From the early 1500's when it was first discovered until the middle of the 1700's, California was thought to be an island by many people. In fact, some of the most noted cartographers published maps showing "The Island of California". Some of the exploration voyages sent out to determine if California was indeed an island, returned with the news that "The Island of California" was an Atlantis-Like paradise inhabited by large, dark-skinned women (no men).
Obviously, they were misidentifying the Baja California Peninsula as the island in their reports. Determining the truth should not have been so difficult. You place a marker on the land and then take a boat and circle the island until you see that marker again. If you don't come to the marker again then - no island. Some of the possible reasons responsible for the "Island or No-Island" controversy are:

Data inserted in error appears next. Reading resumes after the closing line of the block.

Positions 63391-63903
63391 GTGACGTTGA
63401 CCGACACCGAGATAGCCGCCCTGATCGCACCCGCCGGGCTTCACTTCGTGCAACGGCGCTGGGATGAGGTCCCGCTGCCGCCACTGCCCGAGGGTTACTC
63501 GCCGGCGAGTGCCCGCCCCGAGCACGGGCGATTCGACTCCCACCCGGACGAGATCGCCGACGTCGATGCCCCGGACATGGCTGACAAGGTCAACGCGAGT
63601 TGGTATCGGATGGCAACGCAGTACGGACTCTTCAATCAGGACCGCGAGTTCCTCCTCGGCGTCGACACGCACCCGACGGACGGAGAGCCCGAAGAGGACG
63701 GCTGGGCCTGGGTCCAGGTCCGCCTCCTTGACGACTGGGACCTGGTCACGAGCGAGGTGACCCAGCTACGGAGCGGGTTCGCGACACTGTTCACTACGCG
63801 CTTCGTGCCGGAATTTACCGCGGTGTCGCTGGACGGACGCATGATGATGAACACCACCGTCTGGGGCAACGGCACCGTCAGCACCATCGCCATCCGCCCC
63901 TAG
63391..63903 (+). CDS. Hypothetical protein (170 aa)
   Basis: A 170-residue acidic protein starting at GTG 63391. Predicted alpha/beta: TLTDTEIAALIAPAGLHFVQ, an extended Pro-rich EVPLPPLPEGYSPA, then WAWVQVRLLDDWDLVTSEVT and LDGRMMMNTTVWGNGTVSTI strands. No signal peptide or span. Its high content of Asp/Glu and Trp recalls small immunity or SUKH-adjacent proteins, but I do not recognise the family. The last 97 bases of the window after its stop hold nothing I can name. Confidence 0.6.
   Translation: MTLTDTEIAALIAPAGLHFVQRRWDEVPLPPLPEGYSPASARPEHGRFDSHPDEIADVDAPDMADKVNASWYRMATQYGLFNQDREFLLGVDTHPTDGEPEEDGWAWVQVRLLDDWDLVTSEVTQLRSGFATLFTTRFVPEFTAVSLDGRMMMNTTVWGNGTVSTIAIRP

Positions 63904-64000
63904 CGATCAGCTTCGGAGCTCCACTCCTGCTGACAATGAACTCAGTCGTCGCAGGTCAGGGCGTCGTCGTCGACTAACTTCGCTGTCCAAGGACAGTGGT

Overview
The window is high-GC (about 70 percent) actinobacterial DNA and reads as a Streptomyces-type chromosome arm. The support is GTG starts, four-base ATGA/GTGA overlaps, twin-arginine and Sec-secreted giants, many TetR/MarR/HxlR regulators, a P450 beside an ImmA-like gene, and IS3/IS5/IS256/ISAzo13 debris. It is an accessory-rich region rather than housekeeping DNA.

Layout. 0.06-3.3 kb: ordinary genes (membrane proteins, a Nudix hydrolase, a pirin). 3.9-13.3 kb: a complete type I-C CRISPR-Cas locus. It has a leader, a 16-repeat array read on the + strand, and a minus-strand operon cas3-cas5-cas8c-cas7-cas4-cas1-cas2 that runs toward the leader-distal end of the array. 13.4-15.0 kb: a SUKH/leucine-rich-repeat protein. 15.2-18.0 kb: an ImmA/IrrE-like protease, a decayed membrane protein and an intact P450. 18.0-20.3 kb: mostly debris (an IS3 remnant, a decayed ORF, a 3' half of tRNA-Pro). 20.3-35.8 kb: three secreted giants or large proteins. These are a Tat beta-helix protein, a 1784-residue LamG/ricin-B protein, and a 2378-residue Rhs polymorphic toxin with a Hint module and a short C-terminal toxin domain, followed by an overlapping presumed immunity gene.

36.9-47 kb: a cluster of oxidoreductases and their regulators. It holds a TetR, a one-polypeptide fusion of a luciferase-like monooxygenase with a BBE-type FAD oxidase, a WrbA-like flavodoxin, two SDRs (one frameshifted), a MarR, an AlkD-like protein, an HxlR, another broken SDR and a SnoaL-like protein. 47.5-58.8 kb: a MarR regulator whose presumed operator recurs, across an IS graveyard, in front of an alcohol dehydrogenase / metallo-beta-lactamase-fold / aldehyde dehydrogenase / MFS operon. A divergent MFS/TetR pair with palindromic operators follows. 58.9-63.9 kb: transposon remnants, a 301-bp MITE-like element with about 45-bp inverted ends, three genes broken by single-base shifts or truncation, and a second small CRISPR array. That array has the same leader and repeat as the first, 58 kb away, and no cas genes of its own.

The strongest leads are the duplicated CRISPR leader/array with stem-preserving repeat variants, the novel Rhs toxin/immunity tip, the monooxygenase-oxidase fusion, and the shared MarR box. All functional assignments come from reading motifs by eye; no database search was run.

• The explorers sent out to check if California was an island were drinking too much of that ship's rum.
• Why take the time to find out - who is going to check, so tell them what they want to hear.
• They were paid more for discovering an island versus an extension of mainland.
• Apparently, the island rumor was started by Juan de Fuca - He should have stuck to his straights.
The issue was finally settled beyond all dispute in about 1776, the year of the "Declaration of Independence".
One of the Many "Island of California" Maps
Owning a map with California as an island would make an interesting conversation piece. You could hang it on the wall next to your square map of the world.
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